Steve: That’s fantastic. That’s the first step that everybody listening ought to go take. And go do that now. Give yourself permission to take a little time, go get a cup of coffee somewhere, and just go through that exercise. I guarantee you, you’re going to get tremendous benefit out of just doing that little bit of thinking. So, Greg, that’s really generous. Thank you for sharing that. And I know you’ve got a great podcast, and I was fortunate enough to be invited to be a guest…where can where can folks listen to your podcast?

Gregory: Well, they can you know, any podcast player pretty much iTunes and Podcoin and I don’t know all those places, but also you can go to BusinessOwnerFreedom.com and each episode is put there into a blog post and they can listen to it there and get a little bit more show notes right there as well.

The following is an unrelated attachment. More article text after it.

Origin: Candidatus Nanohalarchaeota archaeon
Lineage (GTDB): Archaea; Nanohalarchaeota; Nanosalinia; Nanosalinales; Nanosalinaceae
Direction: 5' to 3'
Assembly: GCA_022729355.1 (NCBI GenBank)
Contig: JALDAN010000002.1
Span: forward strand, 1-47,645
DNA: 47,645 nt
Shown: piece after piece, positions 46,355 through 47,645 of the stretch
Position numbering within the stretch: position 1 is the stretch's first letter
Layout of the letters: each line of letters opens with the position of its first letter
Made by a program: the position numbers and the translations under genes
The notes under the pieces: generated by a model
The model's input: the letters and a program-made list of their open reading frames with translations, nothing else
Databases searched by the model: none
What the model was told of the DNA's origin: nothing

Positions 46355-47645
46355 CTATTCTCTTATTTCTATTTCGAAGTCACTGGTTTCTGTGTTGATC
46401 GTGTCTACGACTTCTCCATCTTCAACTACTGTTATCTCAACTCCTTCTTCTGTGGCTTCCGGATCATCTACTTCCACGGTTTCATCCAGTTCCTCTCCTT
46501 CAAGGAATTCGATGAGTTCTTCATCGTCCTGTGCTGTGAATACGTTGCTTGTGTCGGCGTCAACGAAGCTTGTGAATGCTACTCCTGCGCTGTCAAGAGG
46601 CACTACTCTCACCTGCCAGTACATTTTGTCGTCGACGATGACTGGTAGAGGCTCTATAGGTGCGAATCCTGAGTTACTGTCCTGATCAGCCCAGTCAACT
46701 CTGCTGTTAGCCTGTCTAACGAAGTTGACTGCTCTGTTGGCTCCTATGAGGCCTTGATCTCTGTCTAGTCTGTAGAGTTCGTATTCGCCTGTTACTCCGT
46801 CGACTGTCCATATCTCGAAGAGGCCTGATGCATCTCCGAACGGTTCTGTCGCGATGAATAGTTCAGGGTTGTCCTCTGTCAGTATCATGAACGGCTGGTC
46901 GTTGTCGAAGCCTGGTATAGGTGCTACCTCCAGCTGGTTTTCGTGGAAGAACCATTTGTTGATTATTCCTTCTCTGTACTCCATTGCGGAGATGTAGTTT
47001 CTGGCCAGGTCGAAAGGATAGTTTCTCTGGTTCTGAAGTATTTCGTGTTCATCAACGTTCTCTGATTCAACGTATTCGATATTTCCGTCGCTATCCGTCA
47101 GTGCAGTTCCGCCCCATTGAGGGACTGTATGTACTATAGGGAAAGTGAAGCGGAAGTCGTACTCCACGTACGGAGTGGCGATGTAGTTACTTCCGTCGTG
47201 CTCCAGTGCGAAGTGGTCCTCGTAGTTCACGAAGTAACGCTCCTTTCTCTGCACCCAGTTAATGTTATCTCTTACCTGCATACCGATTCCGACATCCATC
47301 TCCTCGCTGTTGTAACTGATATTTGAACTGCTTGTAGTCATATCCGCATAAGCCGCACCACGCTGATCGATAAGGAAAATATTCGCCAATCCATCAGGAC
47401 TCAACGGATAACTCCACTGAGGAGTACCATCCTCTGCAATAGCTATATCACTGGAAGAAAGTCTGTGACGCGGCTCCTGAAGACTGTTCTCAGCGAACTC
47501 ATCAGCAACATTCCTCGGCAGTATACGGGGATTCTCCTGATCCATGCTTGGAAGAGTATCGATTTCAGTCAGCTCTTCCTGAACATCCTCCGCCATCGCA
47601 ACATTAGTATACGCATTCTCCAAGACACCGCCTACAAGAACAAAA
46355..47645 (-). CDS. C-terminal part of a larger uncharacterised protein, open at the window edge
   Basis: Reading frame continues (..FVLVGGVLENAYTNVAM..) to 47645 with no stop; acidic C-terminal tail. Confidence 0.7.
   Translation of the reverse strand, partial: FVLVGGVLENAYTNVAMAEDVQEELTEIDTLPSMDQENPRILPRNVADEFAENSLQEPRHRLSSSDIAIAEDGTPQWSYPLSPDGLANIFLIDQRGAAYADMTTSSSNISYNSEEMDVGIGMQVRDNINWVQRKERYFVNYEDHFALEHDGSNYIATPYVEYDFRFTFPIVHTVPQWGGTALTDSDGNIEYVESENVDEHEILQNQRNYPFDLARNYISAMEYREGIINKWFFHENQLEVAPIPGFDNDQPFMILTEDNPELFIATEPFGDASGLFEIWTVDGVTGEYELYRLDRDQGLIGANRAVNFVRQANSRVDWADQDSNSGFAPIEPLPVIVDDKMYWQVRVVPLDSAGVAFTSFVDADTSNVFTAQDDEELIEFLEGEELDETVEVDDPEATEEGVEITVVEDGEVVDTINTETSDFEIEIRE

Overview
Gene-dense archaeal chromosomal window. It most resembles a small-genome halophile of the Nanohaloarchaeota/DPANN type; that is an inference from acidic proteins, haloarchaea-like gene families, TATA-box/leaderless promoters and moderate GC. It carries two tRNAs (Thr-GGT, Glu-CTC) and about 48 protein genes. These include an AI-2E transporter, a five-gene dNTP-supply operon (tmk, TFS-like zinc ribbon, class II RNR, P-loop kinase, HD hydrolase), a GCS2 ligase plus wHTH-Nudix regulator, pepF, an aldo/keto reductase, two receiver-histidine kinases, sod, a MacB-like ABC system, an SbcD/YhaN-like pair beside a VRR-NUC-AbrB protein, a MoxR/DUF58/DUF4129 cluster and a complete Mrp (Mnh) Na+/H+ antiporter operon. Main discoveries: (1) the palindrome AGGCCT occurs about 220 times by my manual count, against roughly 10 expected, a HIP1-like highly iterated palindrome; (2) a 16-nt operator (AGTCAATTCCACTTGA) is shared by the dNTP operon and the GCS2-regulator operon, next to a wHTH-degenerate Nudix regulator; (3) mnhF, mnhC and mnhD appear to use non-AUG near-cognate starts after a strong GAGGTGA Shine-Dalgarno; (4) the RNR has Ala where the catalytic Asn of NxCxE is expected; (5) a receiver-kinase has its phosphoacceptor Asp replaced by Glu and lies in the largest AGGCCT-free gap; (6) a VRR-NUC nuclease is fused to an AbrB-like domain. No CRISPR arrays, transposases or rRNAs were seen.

Steve: Excellent. We’ll link all that up in the show notes for this episode. So if you’re driving, don’t worry, we’ve got you covered. Greg, thank you so much. It’s been a pleasure to connect with you and you shared some great stuff today.

Gregory: Yeah, thank you very much.